[3] Lauren Muhlheim, P. D. Relapses in Bulimia Recovery. Verywell Mind. https://www.verywellmind.com/coping-with-relapses-in-bulimia-recovery-1138291.

[4] Susan Cowden, M. S. (2020, May 19). Understanding the Binge-Purge Cycle in Bulimia. Verywell Mind. https://www.verywellmind.com/the-binge-purge-cycle-1138380.


About the Author:

Sarah Musick PhotoSarah Musick is a freelance writer who specializes in eating disorder awareness and education. After battling with a 4-years long eating disorder, she made it her mission to help others find hope and healing in recovery.

Her work has been featured on numerous eating disorder blogs and websites. When she’s not writing, Sarah is off traveling the world with her husband.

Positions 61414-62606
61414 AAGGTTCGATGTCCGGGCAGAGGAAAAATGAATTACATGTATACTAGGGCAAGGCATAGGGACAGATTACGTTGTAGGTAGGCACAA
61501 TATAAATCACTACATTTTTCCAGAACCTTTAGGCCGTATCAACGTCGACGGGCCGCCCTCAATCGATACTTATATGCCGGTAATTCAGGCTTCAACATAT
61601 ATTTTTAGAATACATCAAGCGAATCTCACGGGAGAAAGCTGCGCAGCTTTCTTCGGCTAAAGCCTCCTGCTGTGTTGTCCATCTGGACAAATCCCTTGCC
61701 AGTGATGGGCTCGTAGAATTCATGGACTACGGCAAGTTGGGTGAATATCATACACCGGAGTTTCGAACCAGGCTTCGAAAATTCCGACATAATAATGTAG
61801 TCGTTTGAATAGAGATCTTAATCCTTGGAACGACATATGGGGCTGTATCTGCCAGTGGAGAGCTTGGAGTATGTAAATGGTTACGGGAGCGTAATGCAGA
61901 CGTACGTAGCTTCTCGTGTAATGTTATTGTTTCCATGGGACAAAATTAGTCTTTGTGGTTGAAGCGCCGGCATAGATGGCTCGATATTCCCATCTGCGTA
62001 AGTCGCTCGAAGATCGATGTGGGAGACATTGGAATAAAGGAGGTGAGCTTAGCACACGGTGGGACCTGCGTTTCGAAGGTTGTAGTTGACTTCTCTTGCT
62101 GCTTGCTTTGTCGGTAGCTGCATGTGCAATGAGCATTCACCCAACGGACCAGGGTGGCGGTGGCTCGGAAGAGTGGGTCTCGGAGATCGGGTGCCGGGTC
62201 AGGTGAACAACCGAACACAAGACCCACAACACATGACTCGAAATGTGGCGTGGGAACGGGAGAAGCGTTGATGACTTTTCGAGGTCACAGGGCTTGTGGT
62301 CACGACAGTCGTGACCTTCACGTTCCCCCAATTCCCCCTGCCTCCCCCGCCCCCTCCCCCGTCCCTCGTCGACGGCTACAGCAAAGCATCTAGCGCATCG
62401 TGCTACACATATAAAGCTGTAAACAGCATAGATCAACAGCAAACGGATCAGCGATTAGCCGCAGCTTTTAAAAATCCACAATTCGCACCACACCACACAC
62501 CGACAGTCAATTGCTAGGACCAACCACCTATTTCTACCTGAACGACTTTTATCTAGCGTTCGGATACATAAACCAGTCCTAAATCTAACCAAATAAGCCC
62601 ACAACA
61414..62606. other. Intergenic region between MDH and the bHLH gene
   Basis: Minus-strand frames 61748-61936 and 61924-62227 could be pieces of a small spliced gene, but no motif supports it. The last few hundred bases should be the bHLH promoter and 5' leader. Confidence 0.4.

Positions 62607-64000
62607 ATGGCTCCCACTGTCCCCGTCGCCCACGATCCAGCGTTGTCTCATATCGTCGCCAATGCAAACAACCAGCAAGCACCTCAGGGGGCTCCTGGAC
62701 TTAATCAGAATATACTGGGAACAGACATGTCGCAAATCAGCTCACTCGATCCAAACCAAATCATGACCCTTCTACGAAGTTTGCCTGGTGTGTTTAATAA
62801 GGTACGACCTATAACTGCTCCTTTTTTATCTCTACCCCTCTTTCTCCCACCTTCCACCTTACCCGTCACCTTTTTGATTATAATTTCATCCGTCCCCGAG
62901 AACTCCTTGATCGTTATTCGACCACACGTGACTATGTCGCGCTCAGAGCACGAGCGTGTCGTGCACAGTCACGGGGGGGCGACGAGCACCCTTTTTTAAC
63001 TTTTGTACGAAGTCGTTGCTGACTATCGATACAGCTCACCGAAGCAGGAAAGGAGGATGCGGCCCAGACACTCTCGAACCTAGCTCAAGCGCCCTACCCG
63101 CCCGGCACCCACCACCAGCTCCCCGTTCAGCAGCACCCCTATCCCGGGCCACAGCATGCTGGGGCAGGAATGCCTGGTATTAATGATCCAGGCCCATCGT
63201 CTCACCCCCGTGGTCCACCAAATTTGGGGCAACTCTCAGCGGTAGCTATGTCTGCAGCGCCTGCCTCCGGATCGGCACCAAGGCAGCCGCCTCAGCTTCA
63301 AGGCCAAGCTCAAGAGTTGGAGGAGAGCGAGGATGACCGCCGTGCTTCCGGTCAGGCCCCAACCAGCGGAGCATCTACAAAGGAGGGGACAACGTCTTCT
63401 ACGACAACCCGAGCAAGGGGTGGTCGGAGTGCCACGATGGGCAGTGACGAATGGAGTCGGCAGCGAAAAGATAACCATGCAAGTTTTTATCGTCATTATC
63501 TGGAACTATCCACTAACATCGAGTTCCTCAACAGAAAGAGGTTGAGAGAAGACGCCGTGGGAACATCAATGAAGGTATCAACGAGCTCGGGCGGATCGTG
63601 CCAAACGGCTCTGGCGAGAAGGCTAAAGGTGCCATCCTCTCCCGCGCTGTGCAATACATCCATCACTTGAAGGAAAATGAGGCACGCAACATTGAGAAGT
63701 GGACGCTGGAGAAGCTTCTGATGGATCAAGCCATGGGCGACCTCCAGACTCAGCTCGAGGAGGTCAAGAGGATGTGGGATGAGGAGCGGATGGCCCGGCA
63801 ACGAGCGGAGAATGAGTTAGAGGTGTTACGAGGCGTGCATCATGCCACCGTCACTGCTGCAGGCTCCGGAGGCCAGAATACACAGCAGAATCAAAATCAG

The opinions and views of our guest contributors are shared to provide a broad perspective on eating disorders. These are not necessarily the views of Eating Disorder Hope, but an effort to offer a discussion of various issues by different concerned individuals.

We at Eating Disorder Hope understand that eating disorders result from a combination of environmental and genetic factors. If you or a loved one are suffering from an eating disorder, please know that there is hope for you, and seek immediate professional help.

Published September 28, 2020, on EatingDisorderHope.com
Reviewed & Approved on September 28, 2020, by Jacquelyn Ekern MS, LPC

About Baxter Ekern

Baxter is the Vice President of Ekern Enterprises, Inc. He is responsible for the operations of Eating Disorder Hope and ensuring that the website is functioning smoothly.